FORT GREENE — A Brooklyn-based artist collective has a vision to open a bike garden in Fort Greene. And with a little luck, and some support from the community, Indigo Hippie CO seems poised to make this a reality.
A bike garden is not a place where bikes are planted and harvested, but a space where people can drop in to fix their bikes, pump their tires or just take in the shade and have a snack.
The collective is currently vying for a $5,000 grant that would pay for tools, generators, bike pumps, a storage shed and a router for free Wi-Fi.
“We’ll literally have tools hanging from trees,” collective member Dashaughn “Dash” Miller said. “People can stop by, grab a wrench, fix their bike, and be on their way.”
Indigo Hippie CO has four core members. Miller, 34, is an audio video engineer and plays bass in the collective’s band; Niki “Zoe” Vickers, 34, is freelance fashion stylist; Juanade Hassan, 33, is a musician and lead vocalist in the band; and Zap Williams, 43, is a chef who caters event.
The collective is only two years old but already has pulled off some major community events. They hosted an event called the Spring Bike Tune-up in Bedstuy Fulton Park in April. They got local bicycle companies and individuals to donate bikes and helmets and then gave them to kids under the age of 13-years-old.
Twenty young people left the event with not only their first bikes, but also some newly learned skills on how to take care of them.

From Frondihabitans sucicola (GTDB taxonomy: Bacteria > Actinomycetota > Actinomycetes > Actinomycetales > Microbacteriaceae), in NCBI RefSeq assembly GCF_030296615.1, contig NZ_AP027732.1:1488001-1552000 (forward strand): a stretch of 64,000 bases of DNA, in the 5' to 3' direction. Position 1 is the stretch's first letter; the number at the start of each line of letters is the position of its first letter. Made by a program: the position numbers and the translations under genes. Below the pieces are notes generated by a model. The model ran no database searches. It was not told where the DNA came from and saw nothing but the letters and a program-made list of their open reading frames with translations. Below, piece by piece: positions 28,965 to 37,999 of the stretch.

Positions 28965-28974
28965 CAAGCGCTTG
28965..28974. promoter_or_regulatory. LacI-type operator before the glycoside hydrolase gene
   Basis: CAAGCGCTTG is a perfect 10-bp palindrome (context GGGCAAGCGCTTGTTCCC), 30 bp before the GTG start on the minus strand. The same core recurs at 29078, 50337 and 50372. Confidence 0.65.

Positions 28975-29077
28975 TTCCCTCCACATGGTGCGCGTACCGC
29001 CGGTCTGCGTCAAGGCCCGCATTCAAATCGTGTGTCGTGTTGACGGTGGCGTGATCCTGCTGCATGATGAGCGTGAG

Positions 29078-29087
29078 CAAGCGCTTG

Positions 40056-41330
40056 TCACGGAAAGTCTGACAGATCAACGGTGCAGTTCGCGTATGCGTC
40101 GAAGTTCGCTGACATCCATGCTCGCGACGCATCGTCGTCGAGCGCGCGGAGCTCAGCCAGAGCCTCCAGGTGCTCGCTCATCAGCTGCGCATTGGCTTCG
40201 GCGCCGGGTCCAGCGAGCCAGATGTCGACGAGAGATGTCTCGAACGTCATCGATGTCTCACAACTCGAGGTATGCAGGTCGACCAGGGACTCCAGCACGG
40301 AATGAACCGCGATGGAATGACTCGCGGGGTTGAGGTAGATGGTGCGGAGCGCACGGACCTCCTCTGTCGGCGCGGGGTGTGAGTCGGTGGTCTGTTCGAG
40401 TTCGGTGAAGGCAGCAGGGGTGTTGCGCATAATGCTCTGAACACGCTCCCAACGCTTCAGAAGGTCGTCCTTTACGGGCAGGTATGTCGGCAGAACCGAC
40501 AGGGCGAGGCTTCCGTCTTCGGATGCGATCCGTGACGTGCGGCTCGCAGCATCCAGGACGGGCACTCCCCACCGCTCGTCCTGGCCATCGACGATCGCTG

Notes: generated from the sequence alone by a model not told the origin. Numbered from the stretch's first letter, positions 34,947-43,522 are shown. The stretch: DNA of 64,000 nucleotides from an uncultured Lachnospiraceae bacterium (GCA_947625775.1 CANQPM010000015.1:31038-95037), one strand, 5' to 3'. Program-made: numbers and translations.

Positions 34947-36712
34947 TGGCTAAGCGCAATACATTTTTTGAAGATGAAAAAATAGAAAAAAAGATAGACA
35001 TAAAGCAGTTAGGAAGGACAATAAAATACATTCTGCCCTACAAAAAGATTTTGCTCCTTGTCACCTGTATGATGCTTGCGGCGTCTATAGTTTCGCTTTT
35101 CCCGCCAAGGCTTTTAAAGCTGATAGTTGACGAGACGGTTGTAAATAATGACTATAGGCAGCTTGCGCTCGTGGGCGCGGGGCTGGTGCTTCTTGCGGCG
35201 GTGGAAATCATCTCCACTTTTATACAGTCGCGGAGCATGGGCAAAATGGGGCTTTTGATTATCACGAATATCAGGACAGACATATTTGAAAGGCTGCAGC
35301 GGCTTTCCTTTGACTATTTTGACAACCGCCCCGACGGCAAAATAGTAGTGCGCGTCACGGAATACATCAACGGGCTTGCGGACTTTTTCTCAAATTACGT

The Indigo Hippie CO band plays at venues throughout the city and also host parties with food, music and a fun atmosphere.
On a recent Sunday night, they threw a party in the Greene Garden, a small plot of land under leafy green trees across DeKalb Avenue from Fort Greene Park. Their band played as curry was served, and neighbors brought camping chairs to sit and listen to their hypnotic sound. The gates to the garden were open to anyone who wanted to stop by, and, within a short time, the space was full.
“We have developed quite a following throughout New York City,” said Vickers. “People show up to out parties and events, not only from Brooklyn, but also from the Bronx and Harlem.”
The Greene Garden is also their proposed spot for the bike garden.
Run by the Brooklyn Queens Land Trust, the space is one of 26 plots of land in Brooklyn that are open for community use.
“It had a magical feel,” said Vickers. “We want to create clandestine moments in secret spaces like that throughout Brooklyn.”
The Brooklyn Queens Land Trust is prepared to let the collective use the garden space, and they have entered an arts contest to win the funds.
The Make Good Art Challenge, put on by Los Angeles-based non-profit called, Good Maker, called for proposals from local organizations that want to create change through small projects in their communities.
More than 130 groups from all over the country submitted ideas. Indigo Hippie CO was one of them and if they can pull off the most votes, they will win a grant to start building their bike garden. Community members have just two weeks to vote here, and the polls close Thursday at 3 p.m.
But the Make Good Art Challenge is just one option to make realize their garden.
“With or without this grant, we will make this a reality,” said Miller. “Because we believe in it.”